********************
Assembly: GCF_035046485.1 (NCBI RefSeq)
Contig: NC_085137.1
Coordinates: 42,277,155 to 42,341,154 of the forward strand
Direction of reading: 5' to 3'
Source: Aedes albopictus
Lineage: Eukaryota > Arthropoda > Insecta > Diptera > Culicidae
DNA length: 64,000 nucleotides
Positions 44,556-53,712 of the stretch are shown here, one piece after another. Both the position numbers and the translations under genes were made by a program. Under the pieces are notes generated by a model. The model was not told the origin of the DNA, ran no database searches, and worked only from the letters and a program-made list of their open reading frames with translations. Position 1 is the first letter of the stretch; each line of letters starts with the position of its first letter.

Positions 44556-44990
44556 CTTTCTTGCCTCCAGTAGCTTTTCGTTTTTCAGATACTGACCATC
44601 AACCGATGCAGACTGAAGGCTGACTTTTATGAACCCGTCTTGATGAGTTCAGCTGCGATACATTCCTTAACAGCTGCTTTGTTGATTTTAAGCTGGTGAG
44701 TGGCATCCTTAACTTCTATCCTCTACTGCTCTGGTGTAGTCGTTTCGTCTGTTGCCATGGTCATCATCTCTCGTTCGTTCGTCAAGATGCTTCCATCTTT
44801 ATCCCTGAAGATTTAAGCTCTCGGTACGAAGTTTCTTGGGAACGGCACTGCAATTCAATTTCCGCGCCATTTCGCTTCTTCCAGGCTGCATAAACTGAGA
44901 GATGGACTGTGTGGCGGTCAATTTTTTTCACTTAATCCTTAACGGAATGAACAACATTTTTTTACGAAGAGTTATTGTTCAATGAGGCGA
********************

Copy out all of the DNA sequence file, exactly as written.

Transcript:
Assembly: GCF_035046485.1 (NCBI RefSeq)
Contig: NC_085137.1
Coordinates: 42,277,155 to 42,341,154 of the forward strand
Direction of reading: 5' to 3'
Source: Aedes albopictus
Lineage: Eukaryota > Arthropoda > Insecta > Diptera > Culicidae
DNA length: 64,000 nucleotides
Positions 44,556-53,712 of the stretch are shown here, one piece after another. Both the position numbers and the translations under genes were made by a program. Under the pieces are notes generated by a model. The model was not told the origin of the DNA, ran no database searches, and worked only from the letters and a program-made list of their open reading frames with translations. Position 1 is the first letter of the stretch; each line of letters starts with the position of its first letter.

Positions 44556-44990
44556 CTTTCTTGCCTCCAGTAGCTTTTCGTTTTTCAGATACTGACCATC
44601 AACCGATGCAGACTGAAGGCTGACTTTTATGAACCCGTCTTGATGAGTTCAGCTGCGATACATTCCTTAACAGCTGCTTTGTTGATTTTAAGCTGGTGAG
44701 TGGCATCCTTAACTTCTATCCTCTACTGCTCTGGTGTAGTCGTTTCGTCTGTTGCCATGGTCATCATCTCTCGTTCGTTCGTCAAGATGCTTCCATCTTT
44801 ATCCCTGAAGATTTAAGCTCTCGGTACGAAGTTTCTTGGGAACGGCACTGCAATTCAATTTCCGCGCCATTTCGCTTCTTCCAGGCTGCATAAACTGAGA
44901 GATGGACTGTGTGGCGGTCAATTTTTTTCACTTAATCCTTAACGGAATGAACAACATTTTTTTACGAAGAGTTATTGTTCAATGAGGCGA